Europe wants to fight back
Over the past few weeks throughout Europe initiatives have been started and cooperation announcements made. It finally seems that many Europe media companies are now trying to join forces to fight the Netflix’s of the world. Those of you who had a look at my previous articles on the respective size of media companies can certainly relate to that.
In France, France Television, TF1 and M6 (RTL Group) have announced a joined S-VOD service Salto. In the UK, BBC, Channel 4 and ITV are in discussion for a joined digital offering building on the success of Freeview the terrestrial FTA direct to home service. In Germany, talks are ongoing between public (ARD & ZDF) and private broadcasters (RTL and ProSiebenSat.1). Ulrich Wilhelm the “Intentant” of Bayerischer Rundfunk and current president of the public ARD stations group is promoting throughout Europe the even more ambitious idea of a pan European digital platform
It is not a new idea. Back in 2007 UK broadcasters had tried with Kangaroo to join forces as German’s did with Germany’s Gold in 2013. Until now the national anti-trust authorities have systematically ruled against such initiatives and widely opened the European market for Netflix, Amazon and Co. Let’s hope that this short sighted and nationally limited perception originating from the analog era will finally evolve.
but needs to overcome the windowing and regional rights challenges
Having linear channels broadcasting thousands of hours of content every hear and hundred thousand of hours of content sitting in archive vaults does not mean having a single minute of content beyond the 7 days catch up window for digital distribution. Having the file or the tape does not grant any right to distribute this content through any other time window, technical mean or monetization model.
The media lifecycle is historically largely structured by distribution windows and regional rights that are a combination of country legislation and business practice. Content distribution rights especially for movies are sold on a country by country base and for different distribution windows. After its release its theatrical release a movie after a few months is made available for standalone distribution both physical (DVD and Blue Ray) as well as digital (T-VOD and EST). Around a year after its first release viewers can watch them on pay TV channels followed a few months later by free to air. After another year or so the asset becomes as library title and can be rented again before moving after another year or more to S-VOD platforms. Many subscribers do not necessarily realize that it takes 3 years or more for a movie to make its way into their VOD subscription.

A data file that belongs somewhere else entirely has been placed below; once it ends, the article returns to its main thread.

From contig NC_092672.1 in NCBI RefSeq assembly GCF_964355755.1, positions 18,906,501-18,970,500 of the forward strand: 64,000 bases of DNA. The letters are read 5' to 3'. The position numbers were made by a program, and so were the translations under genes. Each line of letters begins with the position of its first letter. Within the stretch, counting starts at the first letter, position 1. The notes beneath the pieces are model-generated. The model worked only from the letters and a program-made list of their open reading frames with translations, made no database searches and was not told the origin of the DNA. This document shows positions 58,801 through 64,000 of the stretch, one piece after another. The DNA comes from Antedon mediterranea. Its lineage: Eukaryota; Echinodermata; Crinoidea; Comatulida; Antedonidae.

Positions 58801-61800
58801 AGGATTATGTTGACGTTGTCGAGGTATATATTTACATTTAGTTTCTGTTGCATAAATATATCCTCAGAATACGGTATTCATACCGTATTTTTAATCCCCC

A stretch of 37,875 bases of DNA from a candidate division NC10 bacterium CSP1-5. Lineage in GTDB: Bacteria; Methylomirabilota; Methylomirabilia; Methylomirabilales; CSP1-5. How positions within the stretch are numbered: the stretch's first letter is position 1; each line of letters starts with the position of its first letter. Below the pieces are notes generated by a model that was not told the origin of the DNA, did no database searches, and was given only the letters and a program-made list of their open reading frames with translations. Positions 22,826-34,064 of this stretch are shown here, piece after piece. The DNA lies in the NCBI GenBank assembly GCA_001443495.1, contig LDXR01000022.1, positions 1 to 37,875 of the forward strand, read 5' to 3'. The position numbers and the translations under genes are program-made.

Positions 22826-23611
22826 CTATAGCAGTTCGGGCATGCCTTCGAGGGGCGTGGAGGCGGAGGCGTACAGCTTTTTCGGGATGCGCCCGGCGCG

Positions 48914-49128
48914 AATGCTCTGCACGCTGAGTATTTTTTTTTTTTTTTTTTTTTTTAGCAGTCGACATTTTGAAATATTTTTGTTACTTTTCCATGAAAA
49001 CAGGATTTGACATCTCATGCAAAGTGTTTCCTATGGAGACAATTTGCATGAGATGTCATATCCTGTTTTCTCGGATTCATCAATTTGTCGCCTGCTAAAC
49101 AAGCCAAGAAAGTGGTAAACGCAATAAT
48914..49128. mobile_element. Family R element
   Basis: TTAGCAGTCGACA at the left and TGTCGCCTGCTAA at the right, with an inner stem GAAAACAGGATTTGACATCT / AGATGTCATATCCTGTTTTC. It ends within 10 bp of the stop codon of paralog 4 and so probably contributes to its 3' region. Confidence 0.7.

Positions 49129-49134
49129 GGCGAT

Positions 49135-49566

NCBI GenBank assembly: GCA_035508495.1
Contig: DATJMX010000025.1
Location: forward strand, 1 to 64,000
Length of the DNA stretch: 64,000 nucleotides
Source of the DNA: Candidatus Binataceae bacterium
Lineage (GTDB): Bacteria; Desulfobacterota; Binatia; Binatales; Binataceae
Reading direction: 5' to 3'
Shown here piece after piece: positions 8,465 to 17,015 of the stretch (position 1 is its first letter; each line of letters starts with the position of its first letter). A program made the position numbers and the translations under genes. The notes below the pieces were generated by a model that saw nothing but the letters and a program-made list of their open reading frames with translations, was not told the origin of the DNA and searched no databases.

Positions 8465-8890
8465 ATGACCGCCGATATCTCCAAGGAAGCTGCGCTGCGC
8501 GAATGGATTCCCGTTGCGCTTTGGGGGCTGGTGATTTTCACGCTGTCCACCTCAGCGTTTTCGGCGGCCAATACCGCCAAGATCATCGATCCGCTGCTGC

Changing the rules?
There is a growing pressure to break these windows and bring up digital distribution as close as possible to theatrical release. The EU regulation has lately evolved to allow a certain level of portability and foreign access to content and services. Changing these rules to allow such services can be done over time by changing regulations and adapting business practices but also puts the business models of ad, subscription and carriage fee funded linear channels at stake even if viewers especially in older demographics prefer linear content consumption.
Define a differentiated editorial and content curation strategy
In the meantime, there is a risk that these joined platforms will be overloaded with thousands of hours of 3 to 5-year-old library content.
Netflix and Amazon invest billions in content and have no legacy linear business. By focusing up to 85% of their investments especially on original series and documentaries as well by not releasing movies in theaters are able to provide very current appealing as opposed to older library content.
In an article in The Economist stated that “Entertainment in the digital Era is about Blockbusters not infinite choice”. Over the years the better performing platforms have significantly reduced the number of available assets. This does not only lower the technical related costs to prepare, localize and store assets that will be very rarely viewed but also eases navigation and search.
These upcoming joined services will need at first to agree on an innovative content strategy that will complement those of the multinational groups and will push viewers to subscribe to a further well curated offering with exclusive, appealing and differentiated content.
Stay tuned for the second episode that will touch on further topics like operations, business model governance.